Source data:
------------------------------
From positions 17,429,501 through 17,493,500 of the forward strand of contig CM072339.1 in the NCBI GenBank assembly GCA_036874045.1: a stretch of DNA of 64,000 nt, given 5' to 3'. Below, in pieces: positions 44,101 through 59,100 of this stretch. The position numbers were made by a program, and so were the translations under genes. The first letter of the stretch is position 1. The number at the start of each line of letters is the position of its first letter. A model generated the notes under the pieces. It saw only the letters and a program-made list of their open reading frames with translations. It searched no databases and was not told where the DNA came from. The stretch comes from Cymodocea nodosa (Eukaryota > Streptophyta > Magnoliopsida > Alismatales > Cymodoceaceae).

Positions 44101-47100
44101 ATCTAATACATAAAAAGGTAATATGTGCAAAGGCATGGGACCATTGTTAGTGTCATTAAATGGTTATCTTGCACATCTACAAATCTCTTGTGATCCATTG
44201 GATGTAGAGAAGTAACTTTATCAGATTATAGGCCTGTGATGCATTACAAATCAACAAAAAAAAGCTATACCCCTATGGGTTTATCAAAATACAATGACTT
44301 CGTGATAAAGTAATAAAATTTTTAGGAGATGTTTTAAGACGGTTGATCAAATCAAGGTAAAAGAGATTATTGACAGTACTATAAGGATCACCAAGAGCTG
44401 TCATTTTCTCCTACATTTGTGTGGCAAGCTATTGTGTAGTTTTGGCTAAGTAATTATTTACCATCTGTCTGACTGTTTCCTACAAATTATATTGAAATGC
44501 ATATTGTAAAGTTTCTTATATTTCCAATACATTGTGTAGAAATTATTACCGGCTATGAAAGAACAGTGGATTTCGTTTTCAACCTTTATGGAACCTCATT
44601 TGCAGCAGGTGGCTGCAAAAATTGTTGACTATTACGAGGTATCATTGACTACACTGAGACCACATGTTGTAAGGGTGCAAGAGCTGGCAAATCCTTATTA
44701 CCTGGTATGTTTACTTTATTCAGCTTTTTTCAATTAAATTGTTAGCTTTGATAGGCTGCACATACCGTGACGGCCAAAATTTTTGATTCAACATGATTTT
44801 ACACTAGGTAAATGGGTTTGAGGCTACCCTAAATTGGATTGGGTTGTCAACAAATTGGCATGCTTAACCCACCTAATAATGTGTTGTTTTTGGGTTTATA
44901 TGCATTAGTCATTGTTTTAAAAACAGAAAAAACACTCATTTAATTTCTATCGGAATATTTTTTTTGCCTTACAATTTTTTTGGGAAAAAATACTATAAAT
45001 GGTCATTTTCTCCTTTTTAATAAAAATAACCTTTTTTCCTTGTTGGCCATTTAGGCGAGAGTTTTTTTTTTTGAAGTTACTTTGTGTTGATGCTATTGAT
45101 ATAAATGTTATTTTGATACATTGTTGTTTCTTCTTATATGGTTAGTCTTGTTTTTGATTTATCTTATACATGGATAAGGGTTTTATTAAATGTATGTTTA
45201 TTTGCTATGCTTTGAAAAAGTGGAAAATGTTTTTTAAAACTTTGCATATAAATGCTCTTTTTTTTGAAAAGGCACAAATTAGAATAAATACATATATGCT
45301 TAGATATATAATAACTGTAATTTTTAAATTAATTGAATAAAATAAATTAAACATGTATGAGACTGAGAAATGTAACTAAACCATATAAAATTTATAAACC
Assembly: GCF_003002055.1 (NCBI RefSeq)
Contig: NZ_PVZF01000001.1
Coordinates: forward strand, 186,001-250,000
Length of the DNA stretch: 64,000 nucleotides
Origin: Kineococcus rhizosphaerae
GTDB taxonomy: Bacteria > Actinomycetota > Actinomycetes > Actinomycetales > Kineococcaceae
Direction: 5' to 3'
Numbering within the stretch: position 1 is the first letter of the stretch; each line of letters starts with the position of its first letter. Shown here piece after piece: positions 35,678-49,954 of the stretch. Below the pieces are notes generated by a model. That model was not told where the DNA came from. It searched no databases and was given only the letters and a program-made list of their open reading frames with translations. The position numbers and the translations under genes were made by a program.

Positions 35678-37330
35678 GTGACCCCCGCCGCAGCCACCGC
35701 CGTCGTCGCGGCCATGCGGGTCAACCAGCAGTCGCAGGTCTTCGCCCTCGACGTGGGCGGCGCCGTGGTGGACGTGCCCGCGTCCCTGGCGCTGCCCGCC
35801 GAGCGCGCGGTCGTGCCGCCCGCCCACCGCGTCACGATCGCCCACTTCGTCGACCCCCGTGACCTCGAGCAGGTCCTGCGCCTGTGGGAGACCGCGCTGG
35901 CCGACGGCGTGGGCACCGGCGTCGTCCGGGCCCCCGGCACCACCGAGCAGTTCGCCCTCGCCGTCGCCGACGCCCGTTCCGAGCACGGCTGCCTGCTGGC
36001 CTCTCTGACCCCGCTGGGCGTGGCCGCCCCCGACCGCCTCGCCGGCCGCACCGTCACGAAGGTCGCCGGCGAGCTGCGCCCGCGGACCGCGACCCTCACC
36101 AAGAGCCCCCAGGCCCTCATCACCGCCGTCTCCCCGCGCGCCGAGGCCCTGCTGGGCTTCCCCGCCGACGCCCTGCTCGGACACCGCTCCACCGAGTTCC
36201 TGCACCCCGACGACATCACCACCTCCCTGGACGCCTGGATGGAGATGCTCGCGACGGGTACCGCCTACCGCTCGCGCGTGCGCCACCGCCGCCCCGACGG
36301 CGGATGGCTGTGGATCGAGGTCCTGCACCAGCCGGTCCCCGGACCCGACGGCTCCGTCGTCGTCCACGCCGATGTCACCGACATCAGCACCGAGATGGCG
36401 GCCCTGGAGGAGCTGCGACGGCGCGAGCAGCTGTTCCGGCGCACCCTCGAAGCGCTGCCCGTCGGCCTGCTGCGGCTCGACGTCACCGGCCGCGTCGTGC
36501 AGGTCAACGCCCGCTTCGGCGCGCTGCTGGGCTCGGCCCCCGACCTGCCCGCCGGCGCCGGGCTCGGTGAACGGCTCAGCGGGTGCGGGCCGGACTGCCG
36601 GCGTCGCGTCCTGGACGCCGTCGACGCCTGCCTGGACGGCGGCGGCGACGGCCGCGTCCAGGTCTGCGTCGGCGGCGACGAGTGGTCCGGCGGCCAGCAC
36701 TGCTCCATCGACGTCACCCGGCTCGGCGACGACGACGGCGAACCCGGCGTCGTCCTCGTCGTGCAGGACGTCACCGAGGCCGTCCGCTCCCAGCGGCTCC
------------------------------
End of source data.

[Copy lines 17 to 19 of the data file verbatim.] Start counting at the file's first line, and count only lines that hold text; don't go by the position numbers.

Contig: NZ_PVZF01000001.1
Coordinates: forward strand, 186,001-250,000
Length of the DNA stretch: 64,000 nucleotides